Pet Care Basics: Dental Diseases and How to Prevent Them
Have you ever experienced your family pet trying to snuggle with you, but you suddenly cringe at the foul odor of your pet’s breath? Some refer to it as “doggie breath” or “garbage mouth.” Contrary to popular belief, bad breath among animals is not normal. If your pet is suffering from foul-smelling breath, it could be one of the first indications of an illness. Did you know that dogs with excellent dental health tend to live at least two years longer than those with oral problems?
What is dental disease?
Dental disease is an unpleasant condition that develops from plaque, tartar, and bacteria on teeth that get stuck below the gumline. Poor oral hygiene often results in several dental and general health problems. There is a connection between poor dental health and persistent illnesses in pets. Here is some available information that you need to know about your pet animal’s dental diseases.
Canine and Feline Dental Diseases
Dogs generally develop gum disease from the accumulation of dental calculus. Food, bacteria, and debris accumulate on the surface of the teeth with time, and it solidifies into a cement-like material. This brings about gingivitis and, at some point, gingival recession and bone loss.
Cats are less commonly affected by the periodontal disease from calculus. Nevertheless, they get feline-specific problems like resorptive lesions and stomatitis. These diseases are often excruciating and inflamed. Regular dental care is needed to keep optimal oral health in cats and canines.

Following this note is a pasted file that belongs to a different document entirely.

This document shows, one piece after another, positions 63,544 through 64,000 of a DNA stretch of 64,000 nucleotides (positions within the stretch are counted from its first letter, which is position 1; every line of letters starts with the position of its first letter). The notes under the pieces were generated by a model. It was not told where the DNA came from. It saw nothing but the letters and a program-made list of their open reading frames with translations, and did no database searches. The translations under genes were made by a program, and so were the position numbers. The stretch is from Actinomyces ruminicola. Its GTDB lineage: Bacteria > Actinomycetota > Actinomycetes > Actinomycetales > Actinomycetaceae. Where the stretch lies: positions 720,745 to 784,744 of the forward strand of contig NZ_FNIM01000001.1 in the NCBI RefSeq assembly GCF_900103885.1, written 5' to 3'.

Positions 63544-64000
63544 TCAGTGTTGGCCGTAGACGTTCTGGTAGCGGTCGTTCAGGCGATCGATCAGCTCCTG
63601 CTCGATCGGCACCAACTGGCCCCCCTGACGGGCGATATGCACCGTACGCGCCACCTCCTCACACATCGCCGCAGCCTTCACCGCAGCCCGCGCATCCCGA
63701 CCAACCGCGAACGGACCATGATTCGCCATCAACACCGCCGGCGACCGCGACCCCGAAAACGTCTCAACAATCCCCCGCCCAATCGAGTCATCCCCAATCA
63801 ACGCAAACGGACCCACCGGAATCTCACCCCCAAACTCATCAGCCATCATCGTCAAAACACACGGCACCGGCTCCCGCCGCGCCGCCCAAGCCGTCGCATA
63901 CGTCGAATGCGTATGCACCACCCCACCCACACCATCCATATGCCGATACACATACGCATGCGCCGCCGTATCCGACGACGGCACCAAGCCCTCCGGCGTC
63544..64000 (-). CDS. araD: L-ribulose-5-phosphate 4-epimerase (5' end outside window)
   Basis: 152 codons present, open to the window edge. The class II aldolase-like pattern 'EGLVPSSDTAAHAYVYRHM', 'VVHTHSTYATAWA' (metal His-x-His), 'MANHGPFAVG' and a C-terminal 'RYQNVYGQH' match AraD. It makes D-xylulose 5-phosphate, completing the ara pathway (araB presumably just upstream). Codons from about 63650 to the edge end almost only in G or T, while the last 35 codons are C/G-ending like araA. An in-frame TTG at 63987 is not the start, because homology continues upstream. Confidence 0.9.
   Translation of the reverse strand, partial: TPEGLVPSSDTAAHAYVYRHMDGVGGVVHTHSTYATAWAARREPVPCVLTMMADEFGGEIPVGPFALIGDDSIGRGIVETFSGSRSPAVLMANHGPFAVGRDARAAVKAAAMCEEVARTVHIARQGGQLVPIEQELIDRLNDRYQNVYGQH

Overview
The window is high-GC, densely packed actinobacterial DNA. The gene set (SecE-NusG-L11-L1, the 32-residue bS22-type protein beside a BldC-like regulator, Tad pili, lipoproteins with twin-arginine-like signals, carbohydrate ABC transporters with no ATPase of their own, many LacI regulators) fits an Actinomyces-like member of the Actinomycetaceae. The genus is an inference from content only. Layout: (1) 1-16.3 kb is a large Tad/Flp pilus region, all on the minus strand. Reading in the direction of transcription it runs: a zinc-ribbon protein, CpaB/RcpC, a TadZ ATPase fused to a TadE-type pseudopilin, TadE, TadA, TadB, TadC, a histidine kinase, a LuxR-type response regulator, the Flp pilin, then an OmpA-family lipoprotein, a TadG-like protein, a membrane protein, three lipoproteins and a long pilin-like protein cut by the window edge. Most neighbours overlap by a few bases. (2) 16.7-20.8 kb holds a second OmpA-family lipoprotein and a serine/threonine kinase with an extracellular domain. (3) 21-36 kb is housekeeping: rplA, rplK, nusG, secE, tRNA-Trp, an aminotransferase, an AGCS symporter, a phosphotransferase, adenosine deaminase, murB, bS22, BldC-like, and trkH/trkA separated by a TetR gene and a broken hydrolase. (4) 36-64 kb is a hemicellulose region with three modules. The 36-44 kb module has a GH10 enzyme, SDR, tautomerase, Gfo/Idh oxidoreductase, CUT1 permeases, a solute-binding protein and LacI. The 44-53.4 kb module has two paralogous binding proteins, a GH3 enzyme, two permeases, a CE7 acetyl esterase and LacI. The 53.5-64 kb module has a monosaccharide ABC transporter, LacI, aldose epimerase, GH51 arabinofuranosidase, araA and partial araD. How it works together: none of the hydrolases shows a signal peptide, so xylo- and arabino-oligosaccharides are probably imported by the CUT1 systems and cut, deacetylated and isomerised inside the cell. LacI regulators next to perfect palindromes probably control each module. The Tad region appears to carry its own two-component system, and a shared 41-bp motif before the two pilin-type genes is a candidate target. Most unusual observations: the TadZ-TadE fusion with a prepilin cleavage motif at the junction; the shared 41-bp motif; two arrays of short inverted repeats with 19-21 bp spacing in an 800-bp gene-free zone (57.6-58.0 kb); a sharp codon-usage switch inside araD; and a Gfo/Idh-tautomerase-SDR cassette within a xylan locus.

Periodontal diseases are prevalent among canines and felines. In advanced instances, the bacteria might go into the bloodstream and wreak havoc on other organs like kidneys, liver, and heart. Vet diagnostic tools such as dog x ray are necessary for identifying diseases in dogs and felines.
Dental Diseases in Exotic Pets
Like dogs and cats, exotic pet animals also require dental care. Most exotic pets like iguanas, bearded dragons, rabbits, chinchillas, and various exotic pets need to have routine physical exams, including dental care appointments. Visit southwiltonvet.com for exotic pet facilities.
The most common dental issue affecting reptiles like snakes and lizards is stomatitis, typically called mouth rot. Turtles and tortoises are less commonly affected with stomatitis, though.
Small herbivores like rabbits and rodents generally have dental issues like elongated teeth that never quit growing. This is common because their diets don’t provide the regular grinding required to maintain their teeth of ideal size.
Dental Disease Prevention
- Begin early with your pet’s dental care. Brush their teeth with pet toothpaste daily or at least thrice a week.
- Ask the veterinarian dentist about treats, supplements, and food that can lower the development of pet dental disease.
- Avoid feeding your pets with canned food because these tend to stick to their teeth; instead, provide them dry food. Nonetheless, if canned food is what the veterinarian recommended for some nutritional functions, you need to follow your vet’s suggestion.
- Make sure to arrange dental visits and have a regular professional dental cleaning as early as one year old.
- Your vet is still the best person who can care for and monitor your beloved pets’ general and oral health.